Communities can actively participate in language preservation initiatives by sharing their knowledge and experiences with linguists and language advocates. They can also help to document and record endangered languages by providing oral histories, stories, and other forms of cultural expression.

Additionally, local communities can play a key role in language revitalisation efforts. They can provide the necessary context and support for language learning, such as creating opportunities for intergenerational language transmission and developing language immersion programs. By involving community members in language preservation initiatives, the process becomes more collaborative and community-driven, which can lead to more sustainable and effective outcomes.

What are the challenges facing language preservation efforts?

Despite efforts to preserve endangered languages, there are still several challenges that hinder these efforts. One of the main challenges is the lack of funding. Language preservation initiatives often require significant financial resources to sustain their activities, and without adequate funding, these efforts may struggle to survive.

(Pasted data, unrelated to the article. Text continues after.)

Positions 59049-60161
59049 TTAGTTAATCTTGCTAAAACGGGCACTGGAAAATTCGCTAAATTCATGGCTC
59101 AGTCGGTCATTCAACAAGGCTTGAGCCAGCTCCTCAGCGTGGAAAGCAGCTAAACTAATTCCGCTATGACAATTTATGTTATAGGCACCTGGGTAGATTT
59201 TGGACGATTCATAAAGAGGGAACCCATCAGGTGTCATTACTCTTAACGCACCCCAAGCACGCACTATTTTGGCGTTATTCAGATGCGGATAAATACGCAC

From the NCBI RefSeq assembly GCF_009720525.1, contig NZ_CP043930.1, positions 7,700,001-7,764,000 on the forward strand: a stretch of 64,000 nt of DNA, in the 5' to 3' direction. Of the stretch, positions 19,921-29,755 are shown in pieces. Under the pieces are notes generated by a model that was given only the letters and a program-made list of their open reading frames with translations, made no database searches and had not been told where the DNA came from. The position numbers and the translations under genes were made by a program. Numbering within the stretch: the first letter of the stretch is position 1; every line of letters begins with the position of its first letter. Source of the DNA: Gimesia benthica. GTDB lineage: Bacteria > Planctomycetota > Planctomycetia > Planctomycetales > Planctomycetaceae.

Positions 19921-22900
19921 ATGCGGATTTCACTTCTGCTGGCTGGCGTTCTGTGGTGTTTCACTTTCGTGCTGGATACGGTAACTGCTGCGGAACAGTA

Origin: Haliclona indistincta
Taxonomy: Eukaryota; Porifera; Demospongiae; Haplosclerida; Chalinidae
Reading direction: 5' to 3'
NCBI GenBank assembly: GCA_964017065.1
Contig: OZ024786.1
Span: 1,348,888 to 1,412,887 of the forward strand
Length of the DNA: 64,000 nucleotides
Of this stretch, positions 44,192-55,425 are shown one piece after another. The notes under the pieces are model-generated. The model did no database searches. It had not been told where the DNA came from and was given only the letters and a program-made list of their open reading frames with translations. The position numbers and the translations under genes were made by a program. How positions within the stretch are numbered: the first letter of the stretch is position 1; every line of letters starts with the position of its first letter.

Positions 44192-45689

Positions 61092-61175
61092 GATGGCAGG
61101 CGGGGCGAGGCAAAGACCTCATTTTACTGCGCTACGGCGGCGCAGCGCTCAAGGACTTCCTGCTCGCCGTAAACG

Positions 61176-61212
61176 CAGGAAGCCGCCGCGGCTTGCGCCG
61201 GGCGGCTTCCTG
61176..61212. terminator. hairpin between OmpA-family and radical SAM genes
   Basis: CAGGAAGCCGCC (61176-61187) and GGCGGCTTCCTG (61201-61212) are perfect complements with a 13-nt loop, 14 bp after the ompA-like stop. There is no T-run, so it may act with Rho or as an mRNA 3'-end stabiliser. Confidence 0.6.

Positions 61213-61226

Another challenge is the lack of interest or motivation from younger generations to learn and speak endangered languages. Many younger speakers may view these languages as irrelevant or outdated, and instead, prefer to learn more widely spoken languages that can provide them with more opportunities and better economic prospects.

Additionally, some languages may lack written forms or standardisation, making it difficult to document and preserve them accurately. Furthermore, the decline of traditional cultural practices and the loss of ancestral lands can also contribute to the loss of endangered languages, as these languages are often deeply intertwined with the cultural and environmental knowledge of the communities that speak them.

Finally, language preservation efforts can also face challenges from government policies and regulations, which may prioritise dominant languages over minority languages. In some cases, the promotion of a single national language can lead to the marginalisation and suppression of minority languages, hindering efforts to preserve them.